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Blockchain Startup Hopes To Streamline Patent System

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Innovators filed 3.17 million patents in 2017, representing the eighth consecutive year of growth. In the same year, nearly 14 million patents were in force, according to the World Intellectual Property Organisation (WIPO). However, knowing where to locate these patents is easier said that done.

To rectify the issue, IPwe is building the world’s first blockchain-based patent platform. Located in Paris, IPwe is a service for the patent ecosystem to come together to transact, interact, and communicate. It’s also one of ten blockchain companies in IBM’s Blockchain Accelerator program.


Bringing AI To The Patent System

Most of the team were already working together when the company was founded in 2017, explains IPwe analyst Franklin Bruscianelli. Prior to founding IPwe, CEO Erich Spangenberg had previously launched nXn Partners, which focused on predictive analysis.

After investing over $20 million and developing AI for more than ten years, nXn had created better artificial intelligence solutions, which were used to make hundreds of millions dollars in the patent space. Later, in 2015, the founders started looking into blockchain implications to see how DLT could improve the system.

“Back in the early days of developing these analytic tools, we would often talk about how inefficient the patent market was and we were amazed it operated in the way it did,” Bruscianelli explains. “When we started working on IPwe in early 2017 we realized that the market conditions and technology finally existed to enable the global patent market.”

IPwe is a multisided platform where the patent ecosystem can obtain information and interact. At the heart are the AI tools, Zuse Analytics, which give users access to more than 59 million patent records and two million technical publications.

“Zuse implements a suite of cutting-edge machine learning and AI techniques to revolutionise patent analytics,” Bruscianelli said in an interview with Crypto Briefing. “Zuse Analytics helps you make better business decisions with intellectual property data at your fingertips.”


Lowering the cost of Patent ownership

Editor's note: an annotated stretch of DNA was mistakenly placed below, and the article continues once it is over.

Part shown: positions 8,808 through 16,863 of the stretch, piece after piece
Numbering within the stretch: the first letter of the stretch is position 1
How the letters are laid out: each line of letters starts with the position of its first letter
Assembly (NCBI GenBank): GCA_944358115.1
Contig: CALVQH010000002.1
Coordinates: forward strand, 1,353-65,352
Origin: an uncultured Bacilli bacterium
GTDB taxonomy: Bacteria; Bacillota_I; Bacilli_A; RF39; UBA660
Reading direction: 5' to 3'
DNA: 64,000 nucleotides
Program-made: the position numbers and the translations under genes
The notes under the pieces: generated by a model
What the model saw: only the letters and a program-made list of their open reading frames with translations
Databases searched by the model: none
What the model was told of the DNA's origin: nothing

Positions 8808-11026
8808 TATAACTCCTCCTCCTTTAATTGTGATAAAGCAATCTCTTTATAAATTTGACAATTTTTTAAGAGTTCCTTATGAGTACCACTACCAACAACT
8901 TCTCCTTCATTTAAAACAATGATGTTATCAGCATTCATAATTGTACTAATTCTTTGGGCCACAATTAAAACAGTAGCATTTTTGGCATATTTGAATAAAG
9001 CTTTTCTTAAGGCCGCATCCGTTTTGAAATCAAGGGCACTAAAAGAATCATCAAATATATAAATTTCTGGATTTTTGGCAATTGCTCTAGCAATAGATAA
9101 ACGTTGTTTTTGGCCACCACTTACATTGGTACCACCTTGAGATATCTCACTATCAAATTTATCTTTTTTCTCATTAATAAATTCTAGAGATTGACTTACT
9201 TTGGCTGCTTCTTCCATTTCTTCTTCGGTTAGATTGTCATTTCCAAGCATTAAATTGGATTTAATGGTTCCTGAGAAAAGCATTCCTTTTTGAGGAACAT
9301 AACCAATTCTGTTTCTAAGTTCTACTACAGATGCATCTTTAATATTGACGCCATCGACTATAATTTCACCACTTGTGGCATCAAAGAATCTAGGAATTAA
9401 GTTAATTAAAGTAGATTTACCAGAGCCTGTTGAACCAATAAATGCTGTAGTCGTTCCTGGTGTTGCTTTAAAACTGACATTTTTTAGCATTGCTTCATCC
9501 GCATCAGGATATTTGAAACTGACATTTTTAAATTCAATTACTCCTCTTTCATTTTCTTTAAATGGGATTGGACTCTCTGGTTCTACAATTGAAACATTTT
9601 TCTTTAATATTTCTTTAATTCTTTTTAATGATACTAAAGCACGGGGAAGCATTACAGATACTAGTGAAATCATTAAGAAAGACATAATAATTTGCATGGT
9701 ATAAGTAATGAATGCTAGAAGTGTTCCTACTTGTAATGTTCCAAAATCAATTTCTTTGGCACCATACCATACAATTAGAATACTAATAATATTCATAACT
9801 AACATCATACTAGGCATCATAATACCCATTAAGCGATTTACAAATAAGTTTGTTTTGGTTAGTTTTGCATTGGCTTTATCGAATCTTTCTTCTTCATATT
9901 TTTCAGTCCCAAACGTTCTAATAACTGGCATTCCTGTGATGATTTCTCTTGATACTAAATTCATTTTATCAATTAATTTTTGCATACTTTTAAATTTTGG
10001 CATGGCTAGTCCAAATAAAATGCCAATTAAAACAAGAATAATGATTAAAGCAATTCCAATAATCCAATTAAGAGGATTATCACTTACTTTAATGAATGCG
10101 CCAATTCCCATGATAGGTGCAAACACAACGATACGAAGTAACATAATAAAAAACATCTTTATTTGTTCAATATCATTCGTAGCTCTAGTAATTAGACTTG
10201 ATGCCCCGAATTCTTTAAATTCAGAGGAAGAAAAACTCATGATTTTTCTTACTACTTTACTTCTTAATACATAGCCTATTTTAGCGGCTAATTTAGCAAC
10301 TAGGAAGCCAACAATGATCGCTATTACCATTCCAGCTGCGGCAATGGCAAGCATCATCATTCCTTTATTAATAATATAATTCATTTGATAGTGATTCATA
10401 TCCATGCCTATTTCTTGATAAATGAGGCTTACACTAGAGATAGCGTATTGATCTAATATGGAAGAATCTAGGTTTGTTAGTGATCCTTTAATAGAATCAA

IPwe’s Global Patent Registry is a secure, open blockchain registry of the world’s verified patents. With 200 independent and regional patent offices worldwide, the registry solves the problems of a segmented database.

“Whether you are simply curious or an expert, you can come to the IPwe platform and use our AI tools for free to answer whatever questions you may have,” Bruscianelli says. “If you want to transact – buy, sell, license, pay an annuity fee, obtain funding, buy insurance or hire a lawyer or expert – you come to the IPwe platform and all of those transactions occur in one place.” 

Transactions are enabled by smart contracts on the IPwe, built on IBM’s Hyperledger. The registry also includes a large number of universities, corporations, and research organizations who have verified their portfolios.

Bruscianelli elaborated:

IPwe benefits by accessing information from the patent offices that chose to make this information available. The big difference is we take this information and clean it, analyse it, repackage it, and make it available without fees. IPwe is a transaction business focused on lowering the cost of patent ownership.

The end goal is to increase the rate of innovation, and boost the return on investment (ROI) for government, private and non-profit stakeholders by lowering the barriers for patent transactions.

“IPwe is using blockchain technology to bring transparency to the patent industry and reduce transactional friction,” Bruscianelli says. “IPwe’s blockchain and AI innovations also produce transactional benefits. Today, doing simple things such as paying an annuity or licensing a patent involves a number of intermediaries and manual cross-border communications.”

However, with the use of smart contracts, IPwe can reduce complexity and costs, by ensuring the integrity and automation of distributed tasks.


Another Card on IBM’s Table

With the World Trade Organization (WTO), predicting that blockchain’s economic value could be worth more than $3 trillion by 2030, it’s no wonder that companies like IBM are keen to embrace the technology.

“We’re helping some of the best startups in the world rapidly scale their blockchain networks, giving enterprises real, vetted options to use blockchain in a variety of industries and use cases,” said Jules Miller, a partner at the IBM Blockchain Accelerator. “We’re hoping to help more companies take blockchain for enterprise out of the experimentation phase and into the adoption phase.”


The author is invested in digital assets. 

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DISCLOSURE

Authors at Crypto Briefing are invested in cryptocurrencies. The author of this post may be invested in digital assets mentioned here.

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Rebecca Campbell
Rebecca is a freelance journalist who fell down the crypto and blockchain rabbit hole in 2016. She is particularly interested in how the technology is being applied and how crypto is aiding disenfranchised populations around the world. Previously living in London, Rebecca now resides in a sunny coastal town and is generally seen walking around while reading.

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